Throughout my life, I’ve seen countless people living on the streets of various cities – asking for assistance, asking for money, asking for food, asking for clothes. Some ask for a ride home. Some ask for money to buy drugs or alcohol.
They all have stories to tell.
How often have I stopped to listen, to care? Sadly, horribly – not many times.
On my recent travel through the Southeastern region of Turkey, I came across many refugees from nearby Syria. While riding long distance buses between Turkish cities of Antakya (Hatay), Sanliurfa (Urfa), Gaziantep (Antep) and Harran – I’ve seen refugee camps from afar and up close.
One of the main difference I noticed in Istanbul this year compared to my visit 4 years ago, was the large influx of homeless refugees. Groups of young boys, standing and waiting at traffic lights, hoping to make a Turkish Lira by cleaning windshields of cars. In Canada, we would call them “Squeegee kids.” Women cradling their sleeping child in their arms ask for money or try to sell small packages of tissue paper.
They are just trying to survive.
I took this photo while walking along a major street in the Fatih neighborhood in Istanbul. A homeless mother with her 3 young children. The young boy was ecstatic when my friend gave him an umbrella. His mother had to explain to him what it is and how to use it.
The extreme of emotions: Joy vs Sadness.
The photo is out of focus because how often do we really find out the truth, the reality?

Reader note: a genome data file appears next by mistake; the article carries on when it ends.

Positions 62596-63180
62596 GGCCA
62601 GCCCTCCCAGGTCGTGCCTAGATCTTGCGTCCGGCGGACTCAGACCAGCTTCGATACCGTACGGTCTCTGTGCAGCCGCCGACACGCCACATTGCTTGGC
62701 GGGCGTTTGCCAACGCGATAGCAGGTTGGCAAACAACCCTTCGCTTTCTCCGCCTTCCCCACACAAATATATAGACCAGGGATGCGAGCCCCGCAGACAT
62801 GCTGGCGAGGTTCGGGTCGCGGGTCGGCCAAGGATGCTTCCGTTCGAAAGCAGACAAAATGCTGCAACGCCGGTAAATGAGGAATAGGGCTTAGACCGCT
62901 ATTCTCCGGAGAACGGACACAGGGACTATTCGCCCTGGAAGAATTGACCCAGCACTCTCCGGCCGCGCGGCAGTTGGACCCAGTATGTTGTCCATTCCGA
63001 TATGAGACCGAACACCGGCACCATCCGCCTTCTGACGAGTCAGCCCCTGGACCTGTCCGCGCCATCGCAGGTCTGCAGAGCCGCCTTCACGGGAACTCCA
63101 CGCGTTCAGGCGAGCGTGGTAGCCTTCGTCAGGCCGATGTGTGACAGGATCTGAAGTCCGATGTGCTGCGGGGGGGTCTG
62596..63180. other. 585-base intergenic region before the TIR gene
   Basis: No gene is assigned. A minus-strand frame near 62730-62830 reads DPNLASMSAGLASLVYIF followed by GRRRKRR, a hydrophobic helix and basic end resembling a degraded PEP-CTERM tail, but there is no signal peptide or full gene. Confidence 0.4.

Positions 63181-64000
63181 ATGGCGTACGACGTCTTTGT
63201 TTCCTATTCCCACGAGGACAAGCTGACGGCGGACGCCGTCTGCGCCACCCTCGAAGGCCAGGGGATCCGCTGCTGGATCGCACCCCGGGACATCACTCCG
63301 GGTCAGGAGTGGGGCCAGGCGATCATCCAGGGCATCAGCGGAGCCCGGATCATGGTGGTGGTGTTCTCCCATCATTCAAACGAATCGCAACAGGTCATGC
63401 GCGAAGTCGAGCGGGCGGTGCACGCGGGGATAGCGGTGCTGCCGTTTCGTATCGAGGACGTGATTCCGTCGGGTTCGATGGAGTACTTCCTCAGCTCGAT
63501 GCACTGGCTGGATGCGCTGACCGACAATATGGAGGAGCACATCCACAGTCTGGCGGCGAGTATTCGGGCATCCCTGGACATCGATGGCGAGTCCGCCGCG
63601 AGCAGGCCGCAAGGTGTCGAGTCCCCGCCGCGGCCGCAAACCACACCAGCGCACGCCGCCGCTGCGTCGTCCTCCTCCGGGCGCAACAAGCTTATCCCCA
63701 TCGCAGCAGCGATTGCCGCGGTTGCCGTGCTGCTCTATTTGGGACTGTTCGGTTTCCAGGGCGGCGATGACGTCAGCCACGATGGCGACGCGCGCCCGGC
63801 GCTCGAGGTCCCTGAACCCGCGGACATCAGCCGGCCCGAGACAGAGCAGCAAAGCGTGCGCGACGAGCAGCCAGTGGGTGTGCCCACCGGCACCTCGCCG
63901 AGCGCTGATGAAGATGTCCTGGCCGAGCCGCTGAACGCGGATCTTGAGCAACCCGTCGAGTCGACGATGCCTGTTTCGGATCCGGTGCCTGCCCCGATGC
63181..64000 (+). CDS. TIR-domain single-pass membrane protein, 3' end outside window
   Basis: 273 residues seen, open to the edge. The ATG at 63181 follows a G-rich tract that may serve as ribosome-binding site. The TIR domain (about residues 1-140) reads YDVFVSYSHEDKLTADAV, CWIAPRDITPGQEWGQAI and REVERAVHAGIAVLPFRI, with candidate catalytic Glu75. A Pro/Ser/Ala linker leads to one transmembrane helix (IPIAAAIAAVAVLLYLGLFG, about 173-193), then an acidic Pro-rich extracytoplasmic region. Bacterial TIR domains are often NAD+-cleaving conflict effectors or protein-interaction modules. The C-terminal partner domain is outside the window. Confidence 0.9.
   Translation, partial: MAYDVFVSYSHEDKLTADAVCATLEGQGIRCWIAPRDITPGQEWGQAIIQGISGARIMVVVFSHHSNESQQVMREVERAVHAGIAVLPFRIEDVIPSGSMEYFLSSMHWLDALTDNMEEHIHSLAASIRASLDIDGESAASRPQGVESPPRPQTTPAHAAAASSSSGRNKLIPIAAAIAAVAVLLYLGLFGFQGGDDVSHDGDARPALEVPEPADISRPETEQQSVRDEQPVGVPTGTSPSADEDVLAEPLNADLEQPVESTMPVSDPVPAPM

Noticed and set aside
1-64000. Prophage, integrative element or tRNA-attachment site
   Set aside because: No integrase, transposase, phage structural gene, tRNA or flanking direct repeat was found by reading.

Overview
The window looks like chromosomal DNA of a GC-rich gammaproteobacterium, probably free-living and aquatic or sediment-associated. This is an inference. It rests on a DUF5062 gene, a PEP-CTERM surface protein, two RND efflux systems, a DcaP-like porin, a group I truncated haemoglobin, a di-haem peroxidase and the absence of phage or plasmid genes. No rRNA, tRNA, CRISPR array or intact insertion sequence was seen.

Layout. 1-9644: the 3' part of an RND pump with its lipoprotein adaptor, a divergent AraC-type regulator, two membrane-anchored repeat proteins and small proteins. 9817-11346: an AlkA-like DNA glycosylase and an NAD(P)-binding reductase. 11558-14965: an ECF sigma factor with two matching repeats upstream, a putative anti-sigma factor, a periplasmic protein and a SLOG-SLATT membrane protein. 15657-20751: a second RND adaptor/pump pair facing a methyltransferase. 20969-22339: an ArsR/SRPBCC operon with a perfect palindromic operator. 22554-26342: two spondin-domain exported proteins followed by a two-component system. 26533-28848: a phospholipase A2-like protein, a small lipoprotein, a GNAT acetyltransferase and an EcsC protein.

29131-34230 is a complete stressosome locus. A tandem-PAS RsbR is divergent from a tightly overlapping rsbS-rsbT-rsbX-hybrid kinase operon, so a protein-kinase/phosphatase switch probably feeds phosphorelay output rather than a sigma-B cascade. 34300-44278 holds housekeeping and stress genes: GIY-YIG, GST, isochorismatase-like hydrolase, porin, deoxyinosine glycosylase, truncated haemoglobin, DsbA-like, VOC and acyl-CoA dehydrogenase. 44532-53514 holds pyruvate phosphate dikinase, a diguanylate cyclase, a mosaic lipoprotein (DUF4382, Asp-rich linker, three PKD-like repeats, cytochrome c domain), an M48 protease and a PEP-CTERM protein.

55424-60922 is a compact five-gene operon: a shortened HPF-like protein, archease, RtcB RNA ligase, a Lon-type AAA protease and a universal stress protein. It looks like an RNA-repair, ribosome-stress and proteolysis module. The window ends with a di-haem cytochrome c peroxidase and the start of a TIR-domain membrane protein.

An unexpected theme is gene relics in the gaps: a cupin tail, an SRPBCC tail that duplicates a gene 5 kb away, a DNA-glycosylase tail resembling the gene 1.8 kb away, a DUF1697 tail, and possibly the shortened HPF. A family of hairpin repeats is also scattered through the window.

How clear is the picture we see with our eyes?
2 months before I took this photo, I went inside the post office in the city of Sanliurfa (Urfa) in Southeastern Turkey. I noticed many Muslims waiting within the post office. I wondered why. I struck up a conversation with the man who sold me the postage stamps. He explained they are mostly refugees from Syria, waiting for money transfers from their relatives from abroad. Some had to travel from their refugee camps to Urfa to receive the money through Western Union. Those who have no relatives overseas have to rely on NGOs and other assistance or resort to begging on the streets.
The day I made a day trip to the old city of Harran in Turkey with a travel friend, we took the local transport called a dolmuş which is like a shared taxi or a minibus. During our return trip, I sat beside a Muslim woman as my friend sat in the back with the other men. Within the short ride, she spoke to me in simple English as she was curious of my origins. She told me how her home is nothing but rubble in Syria. That she has no relatives abroad who could send her money. That all that was familiar to her is gone – destroyed.
I looked down and notice she’s holding onto a plastic bag with 2 loaves of bread and 2 tomatoes. She left her refugee camp to buy food in Harran, a small city 20 km North of the Turkey-Syria border. Soon she showed me photos of her husband who had lost a leg during the war. Her 2 sons who are still fighting in Syria. Photos of her 2 dead grandchildren burned into my mind.
Even though I did not know how she came to the Harran-Kökenli refugee camp, it must have been a scary experience.
How we sometimes say “I can only imagine” – came to my mind but really I cannot. No matter my past experience in this lifetime, nothing can compare to what she had experience. I have never seen war or live through war. Even though I have heard stories of my family’s struggle through war and famine, I cannot relate.
When I was in Hebron, Palestine and Jerusalem, Palestine – I’d jump out of my skin when I hear any sound that resembles an explosion. I cannot relate to any one who has actually lived through a war.
Luckily while I was traveling within countries labeled as dangerous and should be avoided by several travel advisories, I was safe. The explosions I heard in Jerusalem were fireworks to celebrate a wedding. However, the explosions I heard in Hebron were the Israeli government’s response to some protests across the valley.
I did feel safe while traveling solo.
I was safe.
I would like to imagine a world without religion, without war.